Question: I met a friend for lunch at a restaurant and he asked if we could pray before we ate. Assuming that meant bowing our heads in silent prayer, I quickly agreed… but he prayed aloud and it made me feel a little uncomfortable. I am not ashamed to show my faith publicly, but am wondering if this is the best way. Any advice?
Answer: Your question reminds me of my days at seminary. Whenever a group of us went out for lunch, someone would ask, “Should we pray reformed or puritan today?”
To pray according to the Dutch Reformed tradition meant to bow in silent prayer and to pray according to the English Puritan tradition meant for one person to lead the group in a vocal prayer of thanks. We regarded both traditions as completely biblical options and alternated our practice.
Since you are probably not as interested in understanding various traditions as you are in understanding what the scriptures teach, let me suggest two main points for your consideration:
Seeking the Praise of Men – The only passage in the Bible that speaks directly to your question is found in Matthew 6:5, “When you pray, do not be like the hypocrites. For they love to pray standing in the synagogues and on the corners of the streets, that they may be seen by men. Assuredly, I say to you, they have their reward.”
Jesus’ main point here is obvious: When people pray in order receive attention from those around them, their prayers never make it past the ceiling. Having received their vain attention from men, they receive nothing else.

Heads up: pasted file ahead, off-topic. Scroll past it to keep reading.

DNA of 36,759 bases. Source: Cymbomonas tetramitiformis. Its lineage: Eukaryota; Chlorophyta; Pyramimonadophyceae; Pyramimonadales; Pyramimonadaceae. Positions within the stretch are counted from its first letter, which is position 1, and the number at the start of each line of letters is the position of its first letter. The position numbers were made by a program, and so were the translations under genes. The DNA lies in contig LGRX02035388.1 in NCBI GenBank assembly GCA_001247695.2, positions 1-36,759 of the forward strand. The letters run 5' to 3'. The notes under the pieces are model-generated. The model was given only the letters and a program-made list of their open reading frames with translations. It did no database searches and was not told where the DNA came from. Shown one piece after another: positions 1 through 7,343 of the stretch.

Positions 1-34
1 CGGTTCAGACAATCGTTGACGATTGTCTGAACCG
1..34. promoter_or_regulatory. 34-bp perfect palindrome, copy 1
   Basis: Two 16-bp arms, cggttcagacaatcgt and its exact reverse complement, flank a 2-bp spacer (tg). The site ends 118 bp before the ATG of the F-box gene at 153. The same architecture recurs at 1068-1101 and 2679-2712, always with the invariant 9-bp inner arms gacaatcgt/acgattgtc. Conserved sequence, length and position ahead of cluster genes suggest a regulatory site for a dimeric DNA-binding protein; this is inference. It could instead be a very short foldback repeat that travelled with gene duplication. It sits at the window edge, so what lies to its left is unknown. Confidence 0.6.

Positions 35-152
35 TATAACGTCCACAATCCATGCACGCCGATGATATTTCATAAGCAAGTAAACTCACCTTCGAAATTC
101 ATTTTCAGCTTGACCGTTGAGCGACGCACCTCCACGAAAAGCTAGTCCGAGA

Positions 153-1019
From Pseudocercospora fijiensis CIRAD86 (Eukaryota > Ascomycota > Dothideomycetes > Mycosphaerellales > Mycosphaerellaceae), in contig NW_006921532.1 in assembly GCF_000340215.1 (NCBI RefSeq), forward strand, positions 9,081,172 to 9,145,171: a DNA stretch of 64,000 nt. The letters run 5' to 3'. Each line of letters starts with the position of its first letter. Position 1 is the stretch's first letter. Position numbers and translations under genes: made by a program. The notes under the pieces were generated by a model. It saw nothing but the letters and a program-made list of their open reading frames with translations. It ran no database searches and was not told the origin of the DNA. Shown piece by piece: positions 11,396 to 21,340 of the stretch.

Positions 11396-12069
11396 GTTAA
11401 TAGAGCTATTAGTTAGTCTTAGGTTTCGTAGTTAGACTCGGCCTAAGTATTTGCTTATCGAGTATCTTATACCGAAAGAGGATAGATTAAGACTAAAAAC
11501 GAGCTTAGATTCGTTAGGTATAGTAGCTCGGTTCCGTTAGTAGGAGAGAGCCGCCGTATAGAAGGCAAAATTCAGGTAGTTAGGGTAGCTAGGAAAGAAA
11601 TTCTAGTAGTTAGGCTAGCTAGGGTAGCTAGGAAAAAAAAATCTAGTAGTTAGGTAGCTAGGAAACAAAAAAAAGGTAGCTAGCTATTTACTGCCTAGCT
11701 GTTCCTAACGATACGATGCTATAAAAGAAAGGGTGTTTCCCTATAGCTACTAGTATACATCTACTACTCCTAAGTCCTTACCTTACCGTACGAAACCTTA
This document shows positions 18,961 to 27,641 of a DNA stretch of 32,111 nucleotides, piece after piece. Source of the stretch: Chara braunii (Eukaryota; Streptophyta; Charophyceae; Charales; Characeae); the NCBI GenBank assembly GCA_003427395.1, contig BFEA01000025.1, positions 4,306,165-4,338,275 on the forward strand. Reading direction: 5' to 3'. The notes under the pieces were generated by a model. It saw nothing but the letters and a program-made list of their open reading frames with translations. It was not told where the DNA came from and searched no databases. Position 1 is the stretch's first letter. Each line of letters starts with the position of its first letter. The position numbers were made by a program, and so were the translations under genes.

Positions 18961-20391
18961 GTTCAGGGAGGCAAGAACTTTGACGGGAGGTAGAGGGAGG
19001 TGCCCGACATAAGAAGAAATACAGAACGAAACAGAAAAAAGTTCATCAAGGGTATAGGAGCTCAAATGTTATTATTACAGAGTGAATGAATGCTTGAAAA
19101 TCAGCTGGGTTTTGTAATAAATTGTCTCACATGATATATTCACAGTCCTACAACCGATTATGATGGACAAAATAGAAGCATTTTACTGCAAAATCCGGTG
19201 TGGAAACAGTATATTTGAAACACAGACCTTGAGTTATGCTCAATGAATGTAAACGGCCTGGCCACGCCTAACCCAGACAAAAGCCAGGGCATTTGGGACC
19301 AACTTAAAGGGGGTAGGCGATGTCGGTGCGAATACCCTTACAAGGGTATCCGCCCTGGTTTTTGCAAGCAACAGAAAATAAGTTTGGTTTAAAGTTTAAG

In order to guard ourselves against such hypocrisy, Jesus counsels us to keep most of our prayers private, saying, “But you, when you pray, go into your room, and when you have shut your door, pray to your Father who is in the secret place; and your Father who sees in secret will reward you openly.”(Matthew 6:6)
Sending Men a Message – Those who prefer to make more public prayers might here object, “Jesus was addressing hypocrisy in that passage, not the question of public vs. private prayer. As long as we are not seeking the praise of man, our public prayers can be a powerful public testimony.”
I agree completely. Any outward demonstration of our dependence upon God can be a powerful testimony to others and we ought to make use of every opportunity we have to shine as lights in this dark world.
Nevertheless, all of this begs the question: Are vocalized prayers an inherently more powerful witness than silent prayers with a bowed head?
One might argue that vocal prayers are a more distinctly Christian witness because silent prayers might be directed to any god. “How will the people at the next table know we are praying to the true God?”
The solution is simple: Make sure that you speak loudly and clearly during the beginning of your prayer so that everyone hears that you are praying to “God the Father” and be sure to close your prayer with an unmistakable “in the name of Jesus.”
Uh oh… we have just begun to pray in a manner that is designed and intended for the ears of men rather than for the ears of the Almighty.
Obviously, there is no quick or uncomplicated answer when it comes to the question, “Which is more appropriate in a public setting: To pray aloud or in silence?”
I hope the scriptures I shared serve to facilitate an interesting (and hopefully edifying) conversation between you and your friend next time you meet for lunch.